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Saving Animals Is Full-Time Job for Norwalk Man

NORWALK, Conn. – Patrick Moore loves animals and works with them every day in his job as a technician at Broad River Animal Hospital. But Moore is the type of guy who brings that affection, as well as an occasional animal itself, home with him.

"As long as I can remember, I've been bringing animals home," he says. When Moore was 16, he found an injured duck and took it home, and the die's been cast ever since.

Moore works with the group Animal Nation , which is dedicated to saving stray, injured or abandoned animals of any shape and size. "We do everything from mice to cows," he says. The Rye, N.Y.-based group was founded in 2001; Moore joined four years later.

He's not exaggerating about the latter, either. Several years ago, Moore bought a calf from a slaughterhouse with his own money, and then drove it home in his Jeep before finding it a home with a 4-H club in Newtown. "We can't save every one of them, but we do the best we can."

Moore is also a wildlife rehabilitator, licensed by New York and Connecticut to rescue wild animals that wander into heavily developed areas and need to be taken back to the wild. "There aren't enough of us, really," he says. His avocation has brought him some unusual cases, including the seal that washed up on the beach in Rye and the deer that impaled itself on a wrought iron fence it was trying to leap. Animal Nation helps less fortunate local cats and dogs too. Rescued cats and kittens are vaccinated, spayed or neutered and placed for adoption at Petsmart in Norwalk. Animal Nation volunteers run and maintain the Petsmart location. Recovered dogs are also spayed or netured and typically fostered by a network of Animal Nation volunteers until a permanent, forever home can be found. "We also have a pet finder resource on our Facebook page", Moore says.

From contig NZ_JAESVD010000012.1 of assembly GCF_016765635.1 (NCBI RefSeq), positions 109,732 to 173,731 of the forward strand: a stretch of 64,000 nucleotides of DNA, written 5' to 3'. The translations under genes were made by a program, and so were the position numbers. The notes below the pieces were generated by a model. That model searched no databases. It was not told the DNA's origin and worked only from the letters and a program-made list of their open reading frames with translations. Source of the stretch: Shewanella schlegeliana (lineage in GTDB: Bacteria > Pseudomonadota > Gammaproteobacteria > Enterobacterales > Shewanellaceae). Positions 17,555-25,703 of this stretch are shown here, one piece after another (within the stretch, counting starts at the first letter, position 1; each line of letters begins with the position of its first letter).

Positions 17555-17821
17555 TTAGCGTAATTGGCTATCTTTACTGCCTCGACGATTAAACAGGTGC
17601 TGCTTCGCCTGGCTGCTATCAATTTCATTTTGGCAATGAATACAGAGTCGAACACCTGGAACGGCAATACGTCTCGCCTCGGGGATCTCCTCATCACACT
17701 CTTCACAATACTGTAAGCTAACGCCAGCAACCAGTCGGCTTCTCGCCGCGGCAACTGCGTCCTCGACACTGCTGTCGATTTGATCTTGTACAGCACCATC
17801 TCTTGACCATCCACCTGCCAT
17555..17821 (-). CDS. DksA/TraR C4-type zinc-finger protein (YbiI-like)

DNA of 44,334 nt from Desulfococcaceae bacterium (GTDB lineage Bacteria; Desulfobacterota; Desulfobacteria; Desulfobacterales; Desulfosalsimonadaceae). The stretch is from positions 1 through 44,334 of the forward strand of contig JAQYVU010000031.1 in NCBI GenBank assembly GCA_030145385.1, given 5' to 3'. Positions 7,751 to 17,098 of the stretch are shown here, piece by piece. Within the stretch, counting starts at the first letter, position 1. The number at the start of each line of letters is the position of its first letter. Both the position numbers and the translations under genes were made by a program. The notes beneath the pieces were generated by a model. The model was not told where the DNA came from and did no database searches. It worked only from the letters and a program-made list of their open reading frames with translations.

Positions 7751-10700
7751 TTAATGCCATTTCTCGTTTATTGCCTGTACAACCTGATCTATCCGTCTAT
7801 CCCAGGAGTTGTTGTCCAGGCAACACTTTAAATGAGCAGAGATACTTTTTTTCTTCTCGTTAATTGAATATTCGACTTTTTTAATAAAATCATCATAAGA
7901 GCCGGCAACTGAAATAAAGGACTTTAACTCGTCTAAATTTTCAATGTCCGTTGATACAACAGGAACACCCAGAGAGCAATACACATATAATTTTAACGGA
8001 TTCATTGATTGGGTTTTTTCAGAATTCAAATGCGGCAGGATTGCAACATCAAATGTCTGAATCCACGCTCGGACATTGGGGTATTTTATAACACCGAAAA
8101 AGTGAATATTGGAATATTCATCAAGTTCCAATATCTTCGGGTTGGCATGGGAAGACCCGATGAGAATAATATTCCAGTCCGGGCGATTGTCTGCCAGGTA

Animal Nation members also spend time in area schools, educating students about wildlife. The group's biggest challenge is funding its widespread activities, and many members such as Moore dig into their own pockets to cover expenses. Animal Nation is a 501(c) 3 non-profit animal rescue organization, totally operated by volunteers.

So the next time a squirrel gets caught in your chimney or there's a deer swimming in your pool, call the folks at Animal Nation . They'll even come get the occasional stray cow, too.

Have you ever had a wild animal wander onto your property?

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